keepTimeTokenOnListChange: this property not related to reconnection logic, but also may confuse users. If set to
YESclient will reuse previous time token when user subscribe to new channels. If set to
NOclient will use time token which will be received with subscription using new channels. If client has been subscribed to some channels with tt1 and subscribe to new channels, it will ignore tt2 (received in response for subscribe with new channels from PubNub service) and use tt1 to complete subscribe loop if set to
YES. This also mean, what if since tt1 in new channels was some messages - they will be received as well (this is what some users reported what
oldmessages has been received). If property set to
NOclient will use tt2 to complete subscribe loop.
The Apple ecosystem will begin pinging the time endpoint at regular intervals until the connection is restored or application goes into the background.
On some platforms, application owners have more visibility into networking conditions than the SDK. You can subscribe on same set of channels or empty list and client will terminate currently active long-poll request and start new one.
For the Apple SDKs, you can just subscribe to the same set of channels or an empty array to force a manual reconnect.
403 response on a subscribe event occurs when Access Manager is enabled and the user doesn't have access to the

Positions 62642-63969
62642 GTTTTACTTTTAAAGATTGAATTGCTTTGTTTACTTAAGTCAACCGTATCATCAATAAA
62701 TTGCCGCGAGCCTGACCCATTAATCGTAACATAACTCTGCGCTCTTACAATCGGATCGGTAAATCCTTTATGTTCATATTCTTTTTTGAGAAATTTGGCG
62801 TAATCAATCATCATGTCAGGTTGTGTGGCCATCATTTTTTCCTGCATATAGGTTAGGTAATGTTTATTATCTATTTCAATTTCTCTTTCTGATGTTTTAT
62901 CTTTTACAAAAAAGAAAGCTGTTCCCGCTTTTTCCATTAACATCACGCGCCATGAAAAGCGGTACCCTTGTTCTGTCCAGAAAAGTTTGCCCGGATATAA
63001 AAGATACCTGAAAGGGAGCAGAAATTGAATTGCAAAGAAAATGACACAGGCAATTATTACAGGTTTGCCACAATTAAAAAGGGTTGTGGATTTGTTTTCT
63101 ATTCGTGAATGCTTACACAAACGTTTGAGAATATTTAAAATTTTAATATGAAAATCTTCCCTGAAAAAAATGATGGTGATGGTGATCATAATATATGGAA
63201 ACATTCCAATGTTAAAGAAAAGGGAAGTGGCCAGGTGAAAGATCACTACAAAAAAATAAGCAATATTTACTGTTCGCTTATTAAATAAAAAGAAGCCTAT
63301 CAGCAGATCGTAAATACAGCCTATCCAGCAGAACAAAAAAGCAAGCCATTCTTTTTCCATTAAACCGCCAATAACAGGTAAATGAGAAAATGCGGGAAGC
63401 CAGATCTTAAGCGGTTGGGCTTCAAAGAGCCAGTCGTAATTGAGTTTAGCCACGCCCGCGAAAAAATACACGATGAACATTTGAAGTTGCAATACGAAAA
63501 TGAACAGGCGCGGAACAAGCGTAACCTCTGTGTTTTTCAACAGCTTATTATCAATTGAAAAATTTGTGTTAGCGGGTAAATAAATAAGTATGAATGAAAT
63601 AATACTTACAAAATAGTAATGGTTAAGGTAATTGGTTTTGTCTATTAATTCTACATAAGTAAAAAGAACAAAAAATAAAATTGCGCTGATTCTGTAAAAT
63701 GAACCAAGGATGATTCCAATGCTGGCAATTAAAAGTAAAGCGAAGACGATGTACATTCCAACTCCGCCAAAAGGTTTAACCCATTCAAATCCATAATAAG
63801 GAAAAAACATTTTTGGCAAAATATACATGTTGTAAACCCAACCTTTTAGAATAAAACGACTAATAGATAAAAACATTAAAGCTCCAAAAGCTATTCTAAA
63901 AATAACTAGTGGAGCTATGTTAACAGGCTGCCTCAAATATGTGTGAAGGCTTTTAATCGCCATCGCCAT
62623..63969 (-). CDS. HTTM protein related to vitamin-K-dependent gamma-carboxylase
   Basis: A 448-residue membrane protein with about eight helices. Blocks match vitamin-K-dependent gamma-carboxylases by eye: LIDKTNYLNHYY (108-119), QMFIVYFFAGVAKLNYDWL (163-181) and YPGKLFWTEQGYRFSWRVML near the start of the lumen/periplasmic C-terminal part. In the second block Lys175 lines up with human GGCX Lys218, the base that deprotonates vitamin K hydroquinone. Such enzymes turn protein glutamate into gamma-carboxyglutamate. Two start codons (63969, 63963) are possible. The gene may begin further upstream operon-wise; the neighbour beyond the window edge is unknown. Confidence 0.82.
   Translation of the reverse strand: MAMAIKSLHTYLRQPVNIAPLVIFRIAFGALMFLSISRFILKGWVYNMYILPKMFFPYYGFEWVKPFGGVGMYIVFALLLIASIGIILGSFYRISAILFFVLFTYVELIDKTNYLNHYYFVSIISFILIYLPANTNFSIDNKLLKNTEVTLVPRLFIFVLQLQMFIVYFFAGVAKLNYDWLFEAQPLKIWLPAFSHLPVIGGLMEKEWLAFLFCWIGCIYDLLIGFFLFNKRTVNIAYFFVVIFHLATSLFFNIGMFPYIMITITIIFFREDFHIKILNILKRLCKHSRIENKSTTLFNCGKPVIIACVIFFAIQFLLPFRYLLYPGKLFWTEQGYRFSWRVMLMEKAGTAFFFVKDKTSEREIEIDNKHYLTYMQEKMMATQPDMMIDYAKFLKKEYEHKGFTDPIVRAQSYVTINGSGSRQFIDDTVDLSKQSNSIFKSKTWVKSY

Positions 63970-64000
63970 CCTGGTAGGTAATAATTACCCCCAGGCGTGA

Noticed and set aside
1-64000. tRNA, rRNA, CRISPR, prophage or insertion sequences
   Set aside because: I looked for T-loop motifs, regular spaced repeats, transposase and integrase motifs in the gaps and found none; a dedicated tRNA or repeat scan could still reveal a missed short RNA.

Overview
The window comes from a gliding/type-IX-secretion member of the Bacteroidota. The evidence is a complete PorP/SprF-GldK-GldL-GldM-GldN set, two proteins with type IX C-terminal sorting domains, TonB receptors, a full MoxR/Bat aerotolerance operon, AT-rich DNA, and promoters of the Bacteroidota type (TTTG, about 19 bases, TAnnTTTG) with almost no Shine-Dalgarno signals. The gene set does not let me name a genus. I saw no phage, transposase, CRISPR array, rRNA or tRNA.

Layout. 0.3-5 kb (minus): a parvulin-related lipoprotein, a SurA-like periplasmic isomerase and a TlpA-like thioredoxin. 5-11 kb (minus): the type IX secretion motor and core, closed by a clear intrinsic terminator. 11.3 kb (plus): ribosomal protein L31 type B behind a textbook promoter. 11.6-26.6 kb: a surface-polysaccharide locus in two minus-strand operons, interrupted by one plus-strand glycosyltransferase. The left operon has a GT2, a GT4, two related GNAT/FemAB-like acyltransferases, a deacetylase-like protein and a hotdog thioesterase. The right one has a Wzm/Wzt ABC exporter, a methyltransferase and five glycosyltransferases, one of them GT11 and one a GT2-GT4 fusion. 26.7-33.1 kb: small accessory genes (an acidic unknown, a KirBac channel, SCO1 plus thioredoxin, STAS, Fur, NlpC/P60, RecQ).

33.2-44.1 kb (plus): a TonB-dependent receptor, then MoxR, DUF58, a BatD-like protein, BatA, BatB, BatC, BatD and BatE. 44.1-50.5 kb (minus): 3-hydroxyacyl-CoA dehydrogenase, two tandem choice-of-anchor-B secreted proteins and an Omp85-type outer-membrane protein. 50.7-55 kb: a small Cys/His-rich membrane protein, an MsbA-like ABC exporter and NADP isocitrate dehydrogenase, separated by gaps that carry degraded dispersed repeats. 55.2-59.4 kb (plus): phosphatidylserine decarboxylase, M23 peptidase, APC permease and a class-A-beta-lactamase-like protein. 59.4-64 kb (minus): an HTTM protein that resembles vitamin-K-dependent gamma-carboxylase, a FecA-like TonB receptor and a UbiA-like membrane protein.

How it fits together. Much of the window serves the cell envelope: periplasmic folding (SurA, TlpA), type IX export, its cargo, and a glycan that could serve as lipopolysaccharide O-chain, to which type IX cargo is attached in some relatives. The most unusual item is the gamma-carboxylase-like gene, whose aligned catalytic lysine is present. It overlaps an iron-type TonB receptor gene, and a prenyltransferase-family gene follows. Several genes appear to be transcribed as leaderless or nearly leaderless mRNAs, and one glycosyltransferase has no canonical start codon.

channel or the
grant TTL has expired. In this case you need to create a new auth key, grant access to the user (from your server) and subscribe again.
For more info please check: http://www.pubnub.com/docs/cocoa-swift/pam-security#handling-permission-denied-errors
To completely disable PubNub's logger (even debug messages on client initialization) it is possible to set
Preprocessing Macros in Build Settings:
PUBNUB_DISABLE_LOGGER (just add keys itself w/o any values will work).
After macro added, code which is responsible for data output to stdout and file won't be compiled and calls to logger won't do anything.
If project has been added with CocoaPods, it is possible to add this macro automatically, if next code will be added into
post_install do |installer| installer.pods_project.targets.each do |target| target.build_configurations.each do |config| config.build_settings['GCC_PREPROCESSOR_DEFINITIONS'] ||= ['$(inherited)', 'PUBNUB_DISABLE_LOGGER'] if target.name =~ /^PubNub/ end end end
This hook will add macro for you, when dependency will be installed on
pod install or
pod update call.